That could enable American vehicle manufacturers to cut costs. With lower costs, plus quality and chip and tech advantages, US manufacturers may be able to more successfully compete with low-cost EVs from China. The US is already advancing rapidly in this area, and is currently third in the world in annual installations of industrial robotic systems. Automated assembly lines, robotic systems, and machine learning algorithms can accelerate manufacturing processes, minimise errors, and enable precise customisation, ultimately enhancing the competitiveness of American-made vehicles.

Porsche and Ericsson 5G
Robotic capabilities are becoming more sophisticated

AI development is a game changer

Level 5 autonomous vehicles will, of course, require a very high level of AI, enabling them to analyse input from sensors, LiDAR, streaming data, communication systems, and much more in order to ensure that a vehicle can navigate safely. And AI is important even for vehicles with a lesser degree of autonomy; AI systems can analyse the performance and safety levels of vehicle components, like brakes and batteries, key for more efficient manufacturing and maintenance.

Here, too, US leadership is crucial—and although China is a close second, experts say that the US is the leader in AI development. The world’s most advanced AI developers, including Google, Meta, and Microsoft are all American companies. Despite the huge investment the Chinese government is making in AI, it’s the US private sector that is by far the world’s biggest investor in AI with nearly US$50bn invested by companies in 2022—3.5 times the amount invested by China that year. As American manufacturers increase the level of AI in their vehicles, American researchers will expand their efforts to provide the technology needed for these advanced vehicles.

Electric vehicles are the next frontier

Americans drive much more than do residents of other countries, so it makes sense that US companies would seek their largest market share at home. In the coming years—whether due to customer demand or government mandate—vehicle production will focus on EVs. Here, the US will be fighting an uphill battle; China is currently the leader in EV production, by a wide margin. If only to nab a bigger portion of the market, US manufacturers are working hard to deveop ways to compete with Chinese EV makers.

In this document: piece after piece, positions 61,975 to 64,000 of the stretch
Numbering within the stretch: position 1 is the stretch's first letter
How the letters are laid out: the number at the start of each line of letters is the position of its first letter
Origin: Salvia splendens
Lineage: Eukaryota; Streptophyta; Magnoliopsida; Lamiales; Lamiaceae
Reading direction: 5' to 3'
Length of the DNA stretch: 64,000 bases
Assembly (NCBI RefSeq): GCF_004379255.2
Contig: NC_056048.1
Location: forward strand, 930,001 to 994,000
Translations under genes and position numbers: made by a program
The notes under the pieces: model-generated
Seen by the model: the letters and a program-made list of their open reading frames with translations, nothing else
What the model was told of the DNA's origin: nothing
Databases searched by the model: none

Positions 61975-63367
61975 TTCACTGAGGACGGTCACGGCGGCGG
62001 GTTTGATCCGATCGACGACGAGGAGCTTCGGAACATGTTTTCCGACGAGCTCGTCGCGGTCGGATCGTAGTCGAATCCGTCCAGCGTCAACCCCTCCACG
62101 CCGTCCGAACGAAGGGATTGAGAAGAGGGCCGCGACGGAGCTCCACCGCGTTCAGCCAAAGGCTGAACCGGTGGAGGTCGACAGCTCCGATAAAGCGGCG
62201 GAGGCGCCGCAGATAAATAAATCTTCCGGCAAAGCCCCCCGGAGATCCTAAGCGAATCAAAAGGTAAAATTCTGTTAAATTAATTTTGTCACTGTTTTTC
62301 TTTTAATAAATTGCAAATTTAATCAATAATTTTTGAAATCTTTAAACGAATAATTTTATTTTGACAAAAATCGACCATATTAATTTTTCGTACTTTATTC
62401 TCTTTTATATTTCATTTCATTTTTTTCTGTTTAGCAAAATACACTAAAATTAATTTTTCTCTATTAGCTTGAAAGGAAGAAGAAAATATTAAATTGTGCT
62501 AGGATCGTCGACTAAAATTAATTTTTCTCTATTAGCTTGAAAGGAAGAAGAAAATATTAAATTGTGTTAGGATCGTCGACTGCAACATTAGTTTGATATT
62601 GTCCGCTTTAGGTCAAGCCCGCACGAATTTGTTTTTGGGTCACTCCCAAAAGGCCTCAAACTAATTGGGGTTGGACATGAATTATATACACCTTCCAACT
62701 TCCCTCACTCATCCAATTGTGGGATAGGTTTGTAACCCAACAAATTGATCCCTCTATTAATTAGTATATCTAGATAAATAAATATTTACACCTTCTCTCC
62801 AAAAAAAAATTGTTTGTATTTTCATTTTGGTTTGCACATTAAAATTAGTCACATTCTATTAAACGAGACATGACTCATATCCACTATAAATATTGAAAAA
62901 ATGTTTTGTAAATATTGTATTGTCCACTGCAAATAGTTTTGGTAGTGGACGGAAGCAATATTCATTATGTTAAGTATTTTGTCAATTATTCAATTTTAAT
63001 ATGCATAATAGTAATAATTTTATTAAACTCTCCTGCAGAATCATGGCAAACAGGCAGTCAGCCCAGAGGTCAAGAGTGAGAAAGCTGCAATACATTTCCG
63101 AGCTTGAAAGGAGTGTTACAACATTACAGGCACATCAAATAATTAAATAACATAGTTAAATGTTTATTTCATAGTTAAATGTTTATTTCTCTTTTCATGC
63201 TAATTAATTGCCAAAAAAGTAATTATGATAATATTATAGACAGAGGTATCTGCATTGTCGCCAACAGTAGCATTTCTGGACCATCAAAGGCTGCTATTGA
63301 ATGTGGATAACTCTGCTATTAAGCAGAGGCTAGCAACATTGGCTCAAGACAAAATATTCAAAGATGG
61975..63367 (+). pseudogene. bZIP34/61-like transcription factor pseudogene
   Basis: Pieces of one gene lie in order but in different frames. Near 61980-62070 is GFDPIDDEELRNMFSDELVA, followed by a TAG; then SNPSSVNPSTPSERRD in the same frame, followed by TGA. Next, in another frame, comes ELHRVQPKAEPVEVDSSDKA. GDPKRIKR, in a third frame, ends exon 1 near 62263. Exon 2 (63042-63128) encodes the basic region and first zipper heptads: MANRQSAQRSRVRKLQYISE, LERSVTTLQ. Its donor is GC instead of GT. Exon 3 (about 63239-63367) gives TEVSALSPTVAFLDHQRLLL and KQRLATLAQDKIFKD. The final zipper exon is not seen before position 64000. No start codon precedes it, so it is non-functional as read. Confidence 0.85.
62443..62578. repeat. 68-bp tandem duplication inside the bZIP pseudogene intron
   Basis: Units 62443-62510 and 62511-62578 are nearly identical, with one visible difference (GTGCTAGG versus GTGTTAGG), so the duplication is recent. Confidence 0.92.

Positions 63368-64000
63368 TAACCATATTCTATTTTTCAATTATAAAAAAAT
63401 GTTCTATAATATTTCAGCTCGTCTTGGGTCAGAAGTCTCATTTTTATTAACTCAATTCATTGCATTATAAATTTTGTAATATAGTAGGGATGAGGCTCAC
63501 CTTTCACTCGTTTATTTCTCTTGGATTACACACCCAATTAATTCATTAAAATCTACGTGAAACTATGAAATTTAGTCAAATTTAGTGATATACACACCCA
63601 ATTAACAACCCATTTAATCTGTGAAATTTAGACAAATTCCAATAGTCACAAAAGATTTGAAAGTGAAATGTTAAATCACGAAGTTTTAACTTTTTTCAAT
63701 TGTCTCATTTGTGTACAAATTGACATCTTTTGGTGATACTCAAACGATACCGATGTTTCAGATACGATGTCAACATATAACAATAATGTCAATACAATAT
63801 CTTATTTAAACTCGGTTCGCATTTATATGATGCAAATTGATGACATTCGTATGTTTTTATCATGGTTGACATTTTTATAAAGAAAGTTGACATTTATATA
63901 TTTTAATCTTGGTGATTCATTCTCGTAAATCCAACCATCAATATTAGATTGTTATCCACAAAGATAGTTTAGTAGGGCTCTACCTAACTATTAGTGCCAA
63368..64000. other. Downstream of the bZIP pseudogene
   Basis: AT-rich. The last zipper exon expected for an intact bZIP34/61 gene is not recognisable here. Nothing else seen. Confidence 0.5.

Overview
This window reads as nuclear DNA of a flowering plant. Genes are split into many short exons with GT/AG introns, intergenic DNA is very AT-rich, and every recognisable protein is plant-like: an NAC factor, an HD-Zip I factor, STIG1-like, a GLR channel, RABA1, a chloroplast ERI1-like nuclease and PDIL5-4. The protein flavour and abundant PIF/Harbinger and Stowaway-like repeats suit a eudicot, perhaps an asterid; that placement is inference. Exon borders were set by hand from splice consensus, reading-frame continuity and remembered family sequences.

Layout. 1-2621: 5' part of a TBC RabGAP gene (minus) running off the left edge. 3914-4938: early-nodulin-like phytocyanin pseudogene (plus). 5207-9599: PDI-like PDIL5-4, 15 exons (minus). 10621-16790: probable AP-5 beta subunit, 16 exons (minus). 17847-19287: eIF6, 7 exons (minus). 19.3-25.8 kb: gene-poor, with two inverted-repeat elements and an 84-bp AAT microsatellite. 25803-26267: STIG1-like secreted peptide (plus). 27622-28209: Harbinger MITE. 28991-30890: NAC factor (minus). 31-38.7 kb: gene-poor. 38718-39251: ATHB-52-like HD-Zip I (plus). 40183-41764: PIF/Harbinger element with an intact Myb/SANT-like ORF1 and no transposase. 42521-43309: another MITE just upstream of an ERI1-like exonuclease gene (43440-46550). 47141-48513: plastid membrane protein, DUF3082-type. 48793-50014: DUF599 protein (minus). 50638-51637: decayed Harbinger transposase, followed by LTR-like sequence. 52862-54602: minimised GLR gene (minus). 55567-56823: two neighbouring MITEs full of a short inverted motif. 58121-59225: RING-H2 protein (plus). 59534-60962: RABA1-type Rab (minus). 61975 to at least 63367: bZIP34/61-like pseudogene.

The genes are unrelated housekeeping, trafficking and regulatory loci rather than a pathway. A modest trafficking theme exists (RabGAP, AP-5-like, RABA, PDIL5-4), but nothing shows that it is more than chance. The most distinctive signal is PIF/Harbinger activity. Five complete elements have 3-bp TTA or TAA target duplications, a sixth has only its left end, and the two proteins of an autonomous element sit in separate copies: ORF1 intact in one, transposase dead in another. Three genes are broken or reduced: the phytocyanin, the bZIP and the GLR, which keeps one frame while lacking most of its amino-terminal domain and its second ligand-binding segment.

Advanced digital vehicle inspection technology could prove a game-changer

But as any manufacturer knows, competing with China—especially on price and production costs—is very difficult. And competition with China for market share is becoming fierce. If American manufacturers will not be able to compete on price, they will have to compete on quality and technology, like producing batteries that are cheaper and longer lasting than those Chinese competitors can offer. Developing those capabilities will require innovation in research, production, and marketing— traits that are baked into the American psyche and that have served Americans well in the past. New qualifications for tax breakson EVs, including requirements that significant parts of the car and battery be made in the US or in a country that the US has a free-trade agreement with, could provide some of the needed momentum to increase manufacturing rates of these vehicles in the US.

There is no doubt that tech is affecting the future of many parts of life and consumer products. But innovation in vehicles could be a true game-changer, for cars—and for the entire US economy. Vehicles today are bigger, more complicated, and require hundreds of systems to work safely, properly, and efficiently. In the US, leadership in technological development is combined with consumer demand and need. And that combination is poised to help the US take the lead in developing the cars of the future—and with them, the tech of the future.

About the author: Eliron Ekstein is Co-founder and Chief Executive at